Joyce never lived here, nor did Leopold Bloom, though a minor character in Ulysses - Denis Maginni - held dance classes here (but then in what building in central Dublin did a minor character in Ulysses notdo something in?). How it came to be the Joyce Centre is that Senator David Norris noticed in the mid 1980s that this beautiful house was decaying, so, deciding to combine his passion for Joyce with his passion for Georgian architecture, he created a trust.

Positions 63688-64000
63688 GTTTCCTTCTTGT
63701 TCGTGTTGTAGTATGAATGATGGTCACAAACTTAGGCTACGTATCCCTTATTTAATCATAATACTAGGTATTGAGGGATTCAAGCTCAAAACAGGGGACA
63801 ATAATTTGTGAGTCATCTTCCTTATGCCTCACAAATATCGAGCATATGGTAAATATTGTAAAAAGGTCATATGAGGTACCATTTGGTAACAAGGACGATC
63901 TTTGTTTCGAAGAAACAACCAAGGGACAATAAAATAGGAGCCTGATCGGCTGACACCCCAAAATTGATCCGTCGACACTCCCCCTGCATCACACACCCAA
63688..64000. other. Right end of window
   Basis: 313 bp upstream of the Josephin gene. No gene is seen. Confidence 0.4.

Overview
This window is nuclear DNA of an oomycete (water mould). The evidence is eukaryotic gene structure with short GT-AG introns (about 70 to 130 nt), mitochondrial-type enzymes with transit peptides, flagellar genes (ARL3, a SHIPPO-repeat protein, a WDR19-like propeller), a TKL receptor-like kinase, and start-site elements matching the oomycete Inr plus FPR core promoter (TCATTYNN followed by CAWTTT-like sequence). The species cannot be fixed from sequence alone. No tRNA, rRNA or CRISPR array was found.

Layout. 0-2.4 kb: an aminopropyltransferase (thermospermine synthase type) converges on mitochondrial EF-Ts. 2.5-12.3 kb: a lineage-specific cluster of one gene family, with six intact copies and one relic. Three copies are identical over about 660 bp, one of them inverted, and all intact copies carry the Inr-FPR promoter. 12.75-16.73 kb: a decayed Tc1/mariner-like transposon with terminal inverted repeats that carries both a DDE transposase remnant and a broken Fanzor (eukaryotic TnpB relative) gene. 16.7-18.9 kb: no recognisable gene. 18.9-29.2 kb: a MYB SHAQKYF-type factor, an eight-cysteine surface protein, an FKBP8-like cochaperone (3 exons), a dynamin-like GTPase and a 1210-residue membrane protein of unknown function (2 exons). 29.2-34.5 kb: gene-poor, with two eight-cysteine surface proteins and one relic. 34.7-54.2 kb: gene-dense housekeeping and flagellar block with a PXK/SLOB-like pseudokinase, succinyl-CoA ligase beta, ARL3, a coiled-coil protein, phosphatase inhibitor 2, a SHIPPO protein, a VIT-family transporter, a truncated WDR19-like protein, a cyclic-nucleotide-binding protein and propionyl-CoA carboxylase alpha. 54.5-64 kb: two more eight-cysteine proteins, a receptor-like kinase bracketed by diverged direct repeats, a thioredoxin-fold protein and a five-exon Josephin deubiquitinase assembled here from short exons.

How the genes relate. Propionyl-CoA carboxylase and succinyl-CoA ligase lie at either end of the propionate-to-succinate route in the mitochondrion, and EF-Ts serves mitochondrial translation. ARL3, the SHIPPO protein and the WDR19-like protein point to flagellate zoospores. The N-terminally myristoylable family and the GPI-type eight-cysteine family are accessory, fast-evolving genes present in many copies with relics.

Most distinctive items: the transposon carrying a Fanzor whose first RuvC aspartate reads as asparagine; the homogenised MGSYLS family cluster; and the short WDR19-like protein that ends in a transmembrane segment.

The house took 14 years to renovate but, through careful adherence to old photos, it now looks just as it did in 1904, when Maginni would have been holding his dance classes - the ceiling on the first floor is one of the finest in Dublin. After being run haphazardly by Joyce's nephew, the centre is now under new management and has gained greater focus.
The top floor has a recreation of Joyce's room in Zurich and a touch-screen history of the publication of Ulysses, while the terrace holds the door of 7 Eccles Street (Bloom's house), saved from the Mater Hospital's extension in Eccles Street. Highlights from the National Library's recent exhibition on Joyce are also on permanent loan to the Centre, and there are Joycean walking tours every Saturday (at 11am and 2pm).